Cut and Fold Subway Sketchbook is a set of eight different subway car paper models from the world's coolest cities. Cut, fold, glue and bam! You've created your own miniature subway model car. For the last four decades, these subway trains have served as the canvases for one of the most explosive art movements ever. While the kings of graffiti go through great trouble putting their art on trains, these innovative canvases are now available to everyone. Includes two subway models each for New York, London, Berlin, Paris, Moscow, Toronto, Rome and Stockholm.
Beginning with an introduction to the philosophy of learning through the process of play, this book brings you through a series of basic warm-up exercises that can be combined with later projects. Then you'll move quickly on to more challenging and engaging exercises, including word games, dimensional shapes, and inventive sketchbooks and letterforms, eventually creating a "toolkit" of ideas and skills developed through the process of play. This book features creative, adaptable ideas, and numerous examples of designers and artists responses to each exercise, giving you a peek into their way of thinking and seeing.
In the twentieth century, avant-garde artists from Mexico, Central and South America, and the Caribbean created extraordinary and highly innovative paintings, sculptures, assemblages, mixed-media works, and installations. This innovative book presents more than 250 works by some seventy of these artists (including Gego, Joaquin Torres-Garcia, Xul Solar, and Jose Clemente Orozco) and artists' groups, along with interpretive essays by leading authorities and newly translated manifestoes and other theoretical documents written by the artists. Together the images and texts showcase the astonishing artistic achievements of the Latin American avant-garde. The book focuses on two decisive periods: the return from Europe in the 1920s of Latin American avant-garde pioneers; and the expansion of avant-garde activities throughout Latin America after World War II as artists expressed their independence from developments in Europe and the United States. As the authors explain, during these periods Latin American art was fueled by the belief that artistic creations could present a form of utopia - an inversion of the original premise that drove the European avant-garde - and serve as a model for
In this ode to all the things we gain and lose and gain again, seventeen-year-old Penelope Marx curates her own mini-museum to deal with all the heartbreaks of love, friendship, and growing up. Welcome to the Museum of Heartbreak. Well, actually, to Penelope Marx’s personal museum. The one she creates after coming face to face with the devastating, lonely-making butt-kicking phenomenon known as heartbreak. Heartbreak comes in all forms: There’s Keats, the charmingly handsome new guy who couldn’t be more perfect for her. There’s possibly the worst person in the world, Cherisse, whose mission in life is to make Penelope miserable. There’s Penelope’s increasingly distant best friend Audrey. And then there’s Penelope’s other best friend, the equal-parts-infuriating-and-yet-somehow-amazing Eph, who has been all kinds of confusing lately. But sometimes the biggest heartbreak of all is learning to let go of that wondrous time before you ever knew things could be broken…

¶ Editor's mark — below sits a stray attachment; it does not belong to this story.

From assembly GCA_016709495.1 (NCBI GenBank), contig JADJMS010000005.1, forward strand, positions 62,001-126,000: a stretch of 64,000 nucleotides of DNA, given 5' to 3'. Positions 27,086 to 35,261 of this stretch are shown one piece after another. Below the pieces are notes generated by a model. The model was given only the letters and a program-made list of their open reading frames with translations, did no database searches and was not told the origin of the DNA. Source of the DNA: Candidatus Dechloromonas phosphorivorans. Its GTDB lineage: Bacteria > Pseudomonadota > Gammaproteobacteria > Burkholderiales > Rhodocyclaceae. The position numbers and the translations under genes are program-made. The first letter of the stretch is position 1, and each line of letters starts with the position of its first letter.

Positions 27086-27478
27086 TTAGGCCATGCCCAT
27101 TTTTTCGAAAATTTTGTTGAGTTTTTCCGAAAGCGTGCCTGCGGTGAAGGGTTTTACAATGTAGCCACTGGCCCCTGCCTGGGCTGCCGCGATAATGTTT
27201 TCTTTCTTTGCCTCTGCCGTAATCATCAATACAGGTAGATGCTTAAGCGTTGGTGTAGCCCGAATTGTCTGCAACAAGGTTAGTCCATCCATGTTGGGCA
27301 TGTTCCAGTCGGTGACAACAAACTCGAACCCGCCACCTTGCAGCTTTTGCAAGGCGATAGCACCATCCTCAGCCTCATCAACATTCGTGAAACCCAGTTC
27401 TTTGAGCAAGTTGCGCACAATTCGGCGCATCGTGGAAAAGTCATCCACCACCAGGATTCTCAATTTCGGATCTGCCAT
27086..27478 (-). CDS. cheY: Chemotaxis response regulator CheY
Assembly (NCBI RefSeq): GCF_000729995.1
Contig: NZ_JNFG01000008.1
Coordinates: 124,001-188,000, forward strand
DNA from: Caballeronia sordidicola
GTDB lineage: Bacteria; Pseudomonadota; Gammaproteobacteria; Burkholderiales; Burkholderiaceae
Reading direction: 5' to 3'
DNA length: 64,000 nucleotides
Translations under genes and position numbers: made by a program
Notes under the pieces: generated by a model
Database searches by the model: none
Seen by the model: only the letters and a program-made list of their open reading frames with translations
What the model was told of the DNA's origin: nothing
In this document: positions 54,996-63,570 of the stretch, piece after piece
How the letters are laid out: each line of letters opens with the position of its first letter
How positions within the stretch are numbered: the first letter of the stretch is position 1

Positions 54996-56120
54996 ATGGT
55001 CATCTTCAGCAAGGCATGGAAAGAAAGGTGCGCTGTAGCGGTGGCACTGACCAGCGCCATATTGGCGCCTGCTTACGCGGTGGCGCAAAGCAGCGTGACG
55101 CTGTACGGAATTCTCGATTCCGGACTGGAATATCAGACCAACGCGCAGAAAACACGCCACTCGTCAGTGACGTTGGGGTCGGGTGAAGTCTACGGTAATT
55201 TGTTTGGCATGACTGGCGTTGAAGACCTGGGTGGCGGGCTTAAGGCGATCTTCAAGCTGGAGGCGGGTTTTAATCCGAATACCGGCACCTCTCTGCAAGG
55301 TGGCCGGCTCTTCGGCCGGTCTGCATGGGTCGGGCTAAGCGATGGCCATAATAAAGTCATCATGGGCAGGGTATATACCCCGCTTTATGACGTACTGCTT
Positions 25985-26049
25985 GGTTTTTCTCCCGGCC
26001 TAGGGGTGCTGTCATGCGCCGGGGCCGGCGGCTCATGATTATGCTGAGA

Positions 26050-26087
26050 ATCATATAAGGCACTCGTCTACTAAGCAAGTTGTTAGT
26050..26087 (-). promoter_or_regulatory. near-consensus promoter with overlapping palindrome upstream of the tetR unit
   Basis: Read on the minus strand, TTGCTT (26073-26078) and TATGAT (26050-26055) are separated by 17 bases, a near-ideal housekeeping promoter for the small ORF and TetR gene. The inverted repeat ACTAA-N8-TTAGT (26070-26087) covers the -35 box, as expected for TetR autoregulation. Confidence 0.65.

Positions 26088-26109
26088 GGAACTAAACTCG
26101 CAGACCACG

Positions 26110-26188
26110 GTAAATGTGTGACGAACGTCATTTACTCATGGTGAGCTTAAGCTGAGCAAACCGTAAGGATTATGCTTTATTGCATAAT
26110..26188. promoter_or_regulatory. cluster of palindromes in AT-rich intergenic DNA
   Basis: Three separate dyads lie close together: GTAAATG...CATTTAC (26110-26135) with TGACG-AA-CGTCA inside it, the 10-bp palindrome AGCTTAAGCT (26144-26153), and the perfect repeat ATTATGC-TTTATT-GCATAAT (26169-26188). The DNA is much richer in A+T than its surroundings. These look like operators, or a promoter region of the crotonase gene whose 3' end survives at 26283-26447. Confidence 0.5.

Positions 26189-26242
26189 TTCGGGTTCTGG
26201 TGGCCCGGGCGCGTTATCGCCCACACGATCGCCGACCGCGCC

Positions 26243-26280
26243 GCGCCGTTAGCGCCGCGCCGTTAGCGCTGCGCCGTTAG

Crafted from archives, interviews, memories, and bankers’ boxes of papers sent to the author during the years before her death, Always Someone to Kill the Doves: A Life of Sheila Watson is the portrait of a woman shaped by her times, by her turbulent marriage, by the clarity of genius, and by the moral sense of her Catholic upbringing. With the gentle touch of an old friend, Flahiff provides a poignant insight into the woman, the westerner, and the writer. Best known for the modernist novel, The Double Hook, and her part in creating the literary magazine White Pelican, Watson’s life was as rich and complex as her finest literary creation.
"For more than thirty years now, Cindy Sherman has been visualizing a whole gamut of role models and female identities. ... Contrary to popular belief, the famous Untitled Film Stills (1978-80) are not her earliest works, but rather those photographs she took as a student in Buffalo between 1975 and 1977. During those years, Sherman made playing with disguises her artistic concept, producing numerous previously unknown photographs that unite a striking number of theatrical elements. Using a variety of wigs, make-up, mimicry, gestures, expressions, and costumes, Sherman reveals different social identities by playing different roles. Gabriele Schor, director of the SAMMLUNG VERBUND, has performed a scholarly assessment of the conceptual beginnings of her oeuvre and is now publishing a catalogue raisonné of her early work."--Publisher description.